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The threat of health-related class action suits due to the impacts on the health of underground mine workers

Emeritus Professor Odwyn Jones AO FAusIMM and Clinical Professor Bill Musk AM
ยท 1700 words, 7 min read

Mining corporations face the threat of health-related class action suits due to the impacts on the health of underground mine workers, in particular, due to persistent exposure over time to diesel engine exhaust emissions (DEE).

Author's note: sincere thanks to Martin Ralph of DMIRS for reviewing the article’s regulatory and technical content.


This issue was raised in a very recent article in The Weekend Australian business section (September 18-19, 2021). It stated that a global survey of more than 800 executives revealed that more than 70 per cent of the 205 Australian-based respondents believe the industry faces a major health-related class action within the next 15 years. Indeed, the newly appointed CEO of Gold Fields, which has four major gold mines in Australia, who was one of the respondents, stated that a major respiratory health issue facing the industry was diesel particulates from underground machinery.

The article states that the risk of such actions in Australia is significant because it has so many very deep underground mines. Hence the reason for the initiatives towards electrifying mine sites. Gold Fields is trialling electric vehicles underground and above ground at most of its sites, including those in Australia. By this means mining companies will remove the threat of diesel particulates completely from their operations, notwithstanding, however, the possible introduction of other risks, such as fire, from the lithium-ion batteries themselves.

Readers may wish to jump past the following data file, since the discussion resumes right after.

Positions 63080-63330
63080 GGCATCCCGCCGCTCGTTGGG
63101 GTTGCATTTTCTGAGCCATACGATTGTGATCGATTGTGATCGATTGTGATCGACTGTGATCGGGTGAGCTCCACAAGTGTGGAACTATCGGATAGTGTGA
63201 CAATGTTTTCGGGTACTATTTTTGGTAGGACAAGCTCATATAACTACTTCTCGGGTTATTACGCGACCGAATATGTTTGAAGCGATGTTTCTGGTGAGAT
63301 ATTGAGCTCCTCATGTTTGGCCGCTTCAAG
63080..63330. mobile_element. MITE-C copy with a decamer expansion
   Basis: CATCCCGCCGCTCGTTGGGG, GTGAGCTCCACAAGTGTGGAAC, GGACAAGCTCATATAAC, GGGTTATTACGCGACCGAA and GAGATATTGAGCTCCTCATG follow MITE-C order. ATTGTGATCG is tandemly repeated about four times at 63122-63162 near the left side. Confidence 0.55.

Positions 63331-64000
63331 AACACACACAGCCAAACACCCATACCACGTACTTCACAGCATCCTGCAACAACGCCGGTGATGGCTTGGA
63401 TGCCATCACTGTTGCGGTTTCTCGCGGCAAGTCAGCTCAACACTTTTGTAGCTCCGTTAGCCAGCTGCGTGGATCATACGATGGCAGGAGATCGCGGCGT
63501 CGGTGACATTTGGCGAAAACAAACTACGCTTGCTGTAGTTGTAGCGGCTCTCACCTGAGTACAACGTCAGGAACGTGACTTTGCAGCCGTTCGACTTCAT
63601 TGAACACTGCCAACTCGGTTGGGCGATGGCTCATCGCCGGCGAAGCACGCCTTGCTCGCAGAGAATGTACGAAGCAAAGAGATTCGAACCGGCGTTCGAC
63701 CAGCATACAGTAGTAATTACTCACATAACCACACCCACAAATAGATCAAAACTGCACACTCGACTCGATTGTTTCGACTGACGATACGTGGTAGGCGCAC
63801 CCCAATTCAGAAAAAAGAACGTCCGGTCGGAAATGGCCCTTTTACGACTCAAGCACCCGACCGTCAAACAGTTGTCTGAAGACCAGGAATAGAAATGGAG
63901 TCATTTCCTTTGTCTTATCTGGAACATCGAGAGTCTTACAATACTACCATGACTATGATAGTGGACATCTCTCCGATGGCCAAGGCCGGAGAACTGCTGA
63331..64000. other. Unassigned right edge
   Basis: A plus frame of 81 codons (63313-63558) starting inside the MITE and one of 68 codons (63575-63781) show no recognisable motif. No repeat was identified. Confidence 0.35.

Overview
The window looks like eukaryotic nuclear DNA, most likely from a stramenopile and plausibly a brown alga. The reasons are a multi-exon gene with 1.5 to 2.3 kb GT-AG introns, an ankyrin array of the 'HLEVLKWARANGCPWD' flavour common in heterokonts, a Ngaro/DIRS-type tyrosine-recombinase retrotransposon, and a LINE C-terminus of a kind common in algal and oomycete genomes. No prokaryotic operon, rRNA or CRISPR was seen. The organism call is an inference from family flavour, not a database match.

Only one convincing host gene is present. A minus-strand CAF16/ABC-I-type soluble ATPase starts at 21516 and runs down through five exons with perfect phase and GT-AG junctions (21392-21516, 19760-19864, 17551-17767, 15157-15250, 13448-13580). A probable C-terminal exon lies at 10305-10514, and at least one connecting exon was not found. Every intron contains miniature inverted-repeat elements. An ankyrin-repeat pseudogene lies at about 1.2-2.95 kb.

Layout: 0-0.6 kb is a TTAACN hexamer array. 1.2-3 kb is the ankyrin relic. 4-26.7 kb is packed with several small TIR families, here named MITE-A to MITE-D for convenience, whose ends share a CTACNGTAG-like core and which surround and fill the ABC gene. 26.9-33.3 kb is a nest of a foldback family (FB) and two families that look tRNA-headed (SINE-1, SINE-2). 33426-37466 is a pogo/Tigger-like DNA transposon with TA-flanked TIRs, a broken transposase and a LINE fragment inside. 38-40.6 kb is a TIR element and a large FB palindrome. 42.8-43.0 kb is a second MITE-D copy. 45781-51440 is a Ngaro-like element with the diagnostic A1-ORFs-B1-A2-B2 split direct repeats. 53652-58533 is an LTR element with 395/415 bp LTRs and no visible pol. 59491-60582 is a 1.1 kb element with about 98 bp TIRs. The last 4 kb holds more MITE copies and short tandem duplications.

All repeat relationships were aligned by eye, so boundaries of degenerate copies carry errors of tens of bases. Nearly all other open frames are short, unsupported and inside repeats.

The real challenge

The general public became aware of the health risk to miners exposed to diesel engine exhaust (DEE) fumes when the National Institute for Occupational Safety and Health (NIOSH) and the National Cancer Institute’s (NCI) 20-Year Diesel Exhaust in Miners Study was published in the USA in 2012. It reported that underground miners most heavily exposed to diesel engine exhaust fumes were three times more likely to develop lung cancer than those exposed to the lowest levels (Attfield et al, 2012).

Shortly thereafter the International Agency for Research on Cancer (IARC) re-categorised diesel engine exhaust fumes as ‘Carcinogenic to Humans – Group 1’, based on evidence from several studies carried out during the previous decade (WHO/IARC, 2012), and (Benbrahim-Tallae et al, 2012).

Subsequently, a multitude of scientific review papers and research reports have been published on the occupational health hazard to workers exposed on a regular basis to diesel engine exhaust (DEE) fumes, eg (Jones, 2015; Jones, 2016; Jones and Davis, 2017; and Landwehr, 2021). The most hazardous component of such fumes is the ultra-fine (i.e. <100 nm) and in particular its nano-sized carbon particulates (i.e. <50 nm).